• 1/4 cup club soda
  • 2 1/2 teaspoons salt
  • teaspoons granulated garlic
  • teaspoons black pepper
  • 1/2 teaspoon baking soda
  • slices white bread, crusts removed, ripped into small pieces

 

Directions:

Combine the beef, lamb, club soda, salt, garlic, pepper, baking soda and bread in a mixing bowl and mix together by hand for at least 5 to 10 minutes. Refrigerate, covered, for a few hours or up to 12 hours. 

Grab a small handful of the meat mixture and roll between your hands to form breakfast sausage-size links. Repeat with the remaining meat. 

Heat a griddle until hot. Lightly grease the griddle with some oil, and then cook the cevapcici, rolling them around occasionally, until cooked through and golden. OR, you can simply grill them.

Yum!

Mediterranean beef/lamb burgers (cevpacici): The final spread.

 

I guess we kind of liked it.

Mediterranean beef/lamb burgers (cevpacici): An official member of the empty plate club.

 

Oh, yeah, and Spence helped me make a lemon cream crumb cake for dessert. How much do I love that face? Excuse me while I go pinch him on the cheek.

Mediterranean beef/lamb burgers (cevpacici): A happy Spencer makes the cake.

 

Here’s the handy printable version of the ćevapčići recipe.

Mediterranean Beef and Lamb Burgers (Cevapčići)

Website cookingchannel.com

Ingredients

  • 2lb ground beef
  • 1lb ground lamb
  • 1/4 cup club soda
  • 2 1/2 teaspoons salt
  • 2 teaspoons granulated garlic
  • 2 teaspoons black pepper
  • 1/2 teaspoon baking soda
  • 2 slices white bread (crusts removed, ripped into small pieces)
  • vegetable oil for greasing

Directions

Step 1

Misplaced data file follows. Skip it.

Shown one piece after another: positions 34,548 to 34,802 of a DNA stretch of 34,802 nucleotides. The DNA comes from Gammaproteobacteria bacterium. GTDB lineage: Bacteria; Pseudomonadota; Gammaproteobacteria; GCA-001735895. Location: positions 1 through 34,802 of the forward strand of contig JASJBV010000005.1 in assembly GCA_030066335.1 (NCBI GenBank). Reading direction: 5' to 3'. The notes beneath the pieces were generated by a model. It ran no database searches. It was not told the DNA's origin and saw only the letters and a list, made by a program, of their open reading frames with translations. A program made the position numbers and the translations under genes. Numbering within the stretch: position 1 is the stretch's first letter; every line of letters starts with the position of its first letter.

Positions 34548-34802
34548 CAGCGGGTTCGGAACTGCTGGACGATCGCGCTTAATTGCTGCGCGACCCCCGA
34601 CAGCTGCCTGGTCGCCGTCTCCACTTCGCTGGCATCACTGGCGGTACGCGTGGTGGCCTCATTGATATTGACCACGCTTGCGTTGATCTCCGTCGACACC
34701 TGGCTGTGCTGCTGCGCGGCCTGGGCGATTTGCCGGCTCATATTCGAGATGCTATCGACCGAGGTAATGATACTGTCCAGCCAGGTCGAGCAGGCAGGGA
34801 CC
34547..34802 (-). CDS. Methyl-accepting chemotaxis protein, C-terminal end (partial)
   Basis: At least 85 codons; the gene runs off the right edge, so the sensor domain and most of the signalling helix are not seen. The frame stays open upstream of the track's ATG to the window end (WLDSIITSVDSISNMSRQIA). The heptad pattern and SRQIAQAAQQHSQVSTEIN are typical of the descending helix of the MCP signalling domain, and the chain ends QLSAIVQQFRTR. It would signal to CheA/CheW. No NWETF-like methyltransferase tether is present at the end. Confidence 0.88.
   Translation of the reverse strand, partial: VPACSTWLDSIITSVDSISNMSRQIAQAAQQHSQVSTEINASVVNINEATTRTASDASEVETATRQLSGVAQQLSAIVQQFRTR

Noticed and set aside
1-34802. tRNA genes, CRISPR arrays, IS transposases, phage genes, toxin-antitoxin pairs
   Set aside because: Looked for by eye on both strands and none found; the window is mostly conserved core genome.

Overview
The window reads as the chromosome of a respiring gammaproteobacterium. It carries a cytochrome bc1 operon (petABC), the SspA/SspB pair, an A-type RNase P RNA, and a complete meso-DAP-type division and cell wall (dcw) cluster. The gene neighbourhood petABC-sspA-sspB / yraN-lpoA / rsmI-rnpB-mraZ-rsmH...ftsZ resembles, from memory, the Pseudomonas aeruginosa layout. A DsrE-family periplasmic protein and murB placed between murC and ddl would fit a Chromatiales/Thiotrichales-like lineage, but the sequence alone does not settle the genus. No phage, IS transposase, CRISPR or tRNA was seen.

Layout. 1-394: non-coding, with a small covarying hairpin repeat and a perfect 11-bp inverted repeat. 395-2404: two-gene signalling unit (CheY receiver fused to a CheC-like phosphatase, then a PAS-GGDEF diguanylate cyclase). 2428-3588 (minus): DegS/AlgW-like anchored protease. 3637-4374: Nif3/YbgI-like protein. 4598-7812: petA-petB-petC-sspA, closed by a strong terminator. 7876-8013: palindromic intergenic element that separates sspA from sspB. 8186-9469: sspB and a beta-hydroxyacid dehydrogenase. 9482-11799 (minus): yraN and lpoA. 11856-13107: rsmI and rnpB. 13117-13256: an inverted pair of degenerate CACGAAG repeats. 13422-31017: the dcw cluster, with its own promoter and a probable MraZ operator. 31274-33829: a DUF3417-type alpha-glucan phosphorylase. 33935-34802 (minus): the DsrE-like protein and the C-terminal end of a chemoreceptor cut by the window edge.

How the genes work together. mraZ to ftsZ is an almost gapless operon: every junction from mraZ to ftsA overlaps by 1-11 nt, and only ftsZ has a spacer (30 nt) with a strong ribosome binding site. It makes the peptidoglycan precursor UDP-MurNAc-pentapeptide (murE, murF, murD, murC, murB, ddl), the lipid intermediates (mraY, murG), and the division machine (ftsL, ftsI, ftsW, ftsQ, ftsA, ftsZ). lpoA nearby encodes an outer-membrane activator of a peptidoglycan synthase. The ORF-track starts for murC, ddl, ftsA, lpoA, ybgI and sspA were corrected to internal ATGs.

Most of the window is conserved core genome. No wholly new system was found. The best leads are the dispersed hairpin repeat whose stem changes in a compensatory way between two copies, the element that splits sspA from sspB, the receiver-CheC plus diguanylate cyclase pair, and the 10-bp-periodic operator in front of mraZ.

Combine the beef, lamb, club soda, salt, garlic, pepper, baking soda and bread in a mixing bowl and mix together by hand for at least 5 to 10 minutes. Refrigerate, covered, for a few hours or up to 12 hours.
Step 2
Grab a small handful of the meat mixture and roll between your hands to form breakfast sausage-size links. Repeat with the remaining meat.
Step 3
Heat a griddle until hot. Lightly grease the griddle with some oil, and then cook the cevapcici, rolling them around occasionally, until cooked through and golden. Or, you can simply grill them.

 

Enjoy!

Written by Becky


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9 Comments
  • Pat Altman says:

    Hi, Becky! I love reading your posts! I was not aware of your husband’s heritage. My father’s parents came from the former Yugoslavia. They were of Slovenian and Croatian descent. My maiden name, Grgas, is Croation…notice only the one vowel!!! It is great that you are passing on family traditions to your sons! Thanks for sharing! 🙂

    • Becky says:

      So nice to hear from you, Pat! That’s interesting that your family comes from the former Yugoslavia. I can count the people on one hand who I’ve met from there. Hmm, how does one go about pronouncing a name such as Grgas? I’ll bet you stumped teachers the first day of every new year!

  • Yeah and I wish I could hug Spence right now and ask him once again not to grow whiskers on that silky face skin. I’m sure, however, he will deny me that request and being dark haired, he’ll eventually have a pretty permanent five o-clock shadow. Oh me! Such is life. The grub looks scrumptious too Becky. YLM

  • Patty from MMC says:

    Loved fhe backstory. Love that the boys (men) helped with the meal!

  • Diane Patriarca says:

    Hi Becky:

    Do you think I could substitute seltzer for club soda?

  • Jamin says:

    Great post


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About Me:

Hi! My name is Becky. I’m a mom, a wife, a friend, a writer, and a compulsive thinker. Don't invite me to a spa or to shop the day away, but rather, make me laugh, engage me in interesting conversation, play a game with me, or give me a cappuccino and homemade vanilla bean flan and I’m yours ‘til the cows come home.